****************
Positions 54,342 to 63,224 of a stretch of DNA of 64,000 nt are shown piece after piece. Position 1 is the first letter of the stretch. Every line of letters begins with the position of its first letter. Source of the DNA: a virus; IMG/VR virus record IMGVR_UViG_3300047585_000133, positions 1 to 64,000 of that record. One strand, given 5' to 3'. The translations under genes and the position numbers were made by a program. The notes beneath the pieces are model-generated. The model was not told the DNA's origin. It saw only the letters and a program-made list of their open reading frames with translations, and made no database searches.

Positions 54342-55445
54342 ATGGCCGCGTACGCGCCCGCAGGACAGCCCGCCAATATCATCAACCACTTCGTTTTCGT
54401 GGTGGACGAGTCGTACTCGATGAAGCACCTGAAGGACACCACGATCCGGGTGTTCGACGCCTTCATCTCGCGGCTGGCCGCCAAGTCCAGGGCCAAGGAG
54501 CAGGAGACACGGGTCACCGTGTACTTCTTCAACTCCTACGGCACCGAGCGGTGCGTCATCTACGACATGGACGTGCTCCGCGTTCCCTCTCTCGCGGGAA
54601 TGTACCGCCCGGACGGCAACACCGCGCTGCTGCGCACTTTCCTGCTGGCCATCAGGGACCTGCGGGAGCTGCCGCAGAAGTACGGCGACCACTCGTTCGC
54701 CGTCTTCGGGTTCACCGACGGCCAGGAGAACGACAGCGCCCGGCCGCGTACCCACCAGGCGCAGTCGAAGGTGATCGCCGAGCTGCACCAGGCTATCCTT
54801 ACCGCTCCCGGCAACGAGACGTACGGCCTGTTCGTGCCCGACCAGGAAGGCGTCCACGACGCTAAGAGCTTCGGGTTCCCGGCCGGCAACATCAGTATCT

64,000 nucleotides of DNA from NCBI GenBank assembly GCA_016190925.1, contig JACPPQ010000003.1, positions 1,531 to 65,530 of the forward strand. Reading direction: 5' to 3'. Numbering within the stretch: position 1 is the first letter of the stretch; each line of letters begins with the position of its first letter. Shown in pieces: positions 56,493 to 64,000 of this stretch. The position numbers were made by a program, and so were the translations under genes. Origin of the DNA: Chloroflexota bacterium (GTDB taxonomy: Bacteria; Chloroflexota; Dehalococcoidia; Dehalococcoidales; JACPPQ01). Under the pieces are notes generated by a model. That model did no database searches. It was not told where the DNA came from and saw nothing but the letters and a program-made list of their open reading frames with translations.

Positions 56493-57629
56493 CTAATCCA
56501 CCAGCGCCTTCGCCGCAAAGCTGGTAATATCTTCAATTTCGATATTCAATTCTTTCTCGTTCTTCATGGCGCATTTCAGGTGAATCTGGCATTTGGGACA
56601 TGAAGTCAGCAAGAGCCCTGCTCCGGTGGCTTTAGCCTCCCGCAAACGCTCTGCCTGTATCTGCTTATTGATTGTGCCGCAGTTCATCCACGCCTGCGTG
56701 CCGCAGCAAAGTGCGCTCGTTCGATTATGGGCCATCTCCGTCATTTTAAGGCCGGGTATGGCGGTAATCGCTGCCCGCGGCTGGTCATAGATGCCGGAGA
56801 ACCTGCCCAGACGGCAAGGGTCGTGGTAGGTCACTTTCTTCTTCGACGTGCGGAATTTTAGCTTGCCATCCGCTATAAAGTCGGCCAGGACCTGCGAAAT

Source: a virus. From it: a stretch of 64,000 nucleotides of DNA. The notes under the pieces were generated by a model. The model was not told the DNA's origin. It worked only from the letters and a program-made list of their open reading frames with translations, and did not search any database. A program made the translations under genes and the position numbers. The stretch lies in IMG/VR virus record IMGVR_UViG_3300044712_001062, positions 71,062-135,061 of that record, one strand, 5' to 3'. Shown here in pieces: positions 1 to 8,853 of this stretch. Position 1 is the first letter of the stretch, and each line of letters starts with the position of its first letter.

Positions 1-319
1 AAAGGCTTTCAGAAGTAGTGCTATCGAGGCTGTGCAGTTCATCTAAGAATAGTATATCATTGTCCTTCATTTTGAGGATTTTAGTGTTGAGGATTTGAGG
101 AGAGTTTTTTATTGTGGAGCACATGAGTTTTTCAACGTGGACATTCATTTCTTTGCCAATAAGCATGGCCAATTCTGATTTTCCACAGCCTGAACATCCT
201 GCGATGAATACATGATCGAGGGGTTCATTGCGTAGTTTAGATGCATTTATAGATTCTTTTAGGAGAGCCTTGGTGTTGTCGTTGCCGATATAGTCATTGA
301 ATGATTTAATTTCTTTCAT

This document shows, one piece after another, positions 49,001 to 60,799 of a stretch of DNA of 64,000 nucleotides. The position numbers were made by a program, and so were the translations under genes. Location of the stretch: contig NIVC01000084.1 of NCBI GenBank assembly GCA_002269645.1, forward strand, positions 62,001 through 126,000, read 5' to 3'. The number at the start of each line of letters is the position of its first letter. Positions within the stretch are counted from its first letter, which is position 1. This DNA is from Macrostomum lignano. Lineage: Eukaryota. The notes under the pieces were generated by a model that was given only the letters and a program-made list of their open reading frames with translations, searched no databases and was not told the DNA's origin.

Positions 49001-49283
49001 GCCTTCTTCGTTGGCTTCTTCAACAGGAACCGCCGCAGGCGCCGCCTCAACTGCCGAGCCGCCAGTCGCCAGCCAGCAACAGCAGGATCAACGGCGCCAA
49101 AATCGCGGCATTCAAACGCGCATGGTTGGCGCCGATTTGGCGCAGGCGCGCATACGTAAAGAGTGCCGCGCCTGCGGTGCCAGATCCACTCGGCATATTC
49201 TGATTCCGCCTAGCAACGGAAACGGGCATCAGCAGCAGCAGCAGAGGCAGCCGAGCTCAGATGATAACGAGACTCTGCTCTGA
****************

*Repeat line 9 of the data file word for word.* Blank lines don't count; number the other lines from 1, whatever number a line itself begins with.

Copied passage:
64,000 nucleotides of DNA from NCBI GenBank assembly GCA_016190925.1, contig JACPPQ010000003.1, positions 1,531 to 65,530 of the forward strand. Reading direction: 5' to 3'. Numbering within the stretch: position 1 is the first letter of the stretch; each line of letters begins with the position of its first letter. Shown in pieces: positions 56,493 to 64,000 of this stretch. The position numbers were made by a program, and so were the translations under genes. Origin of the DNA: Chloroflexota bacterium (GTDB taxonomy: Bacteria; Chloroflexota; Dehalococcoidia; Dehalococcoidales; JACPPQ01). Under the pieces are notes generated by a model. That model did no database searches. It was not told where the DNA came from and saw nothing but the letters and a program-made list of their open reading frames with translations.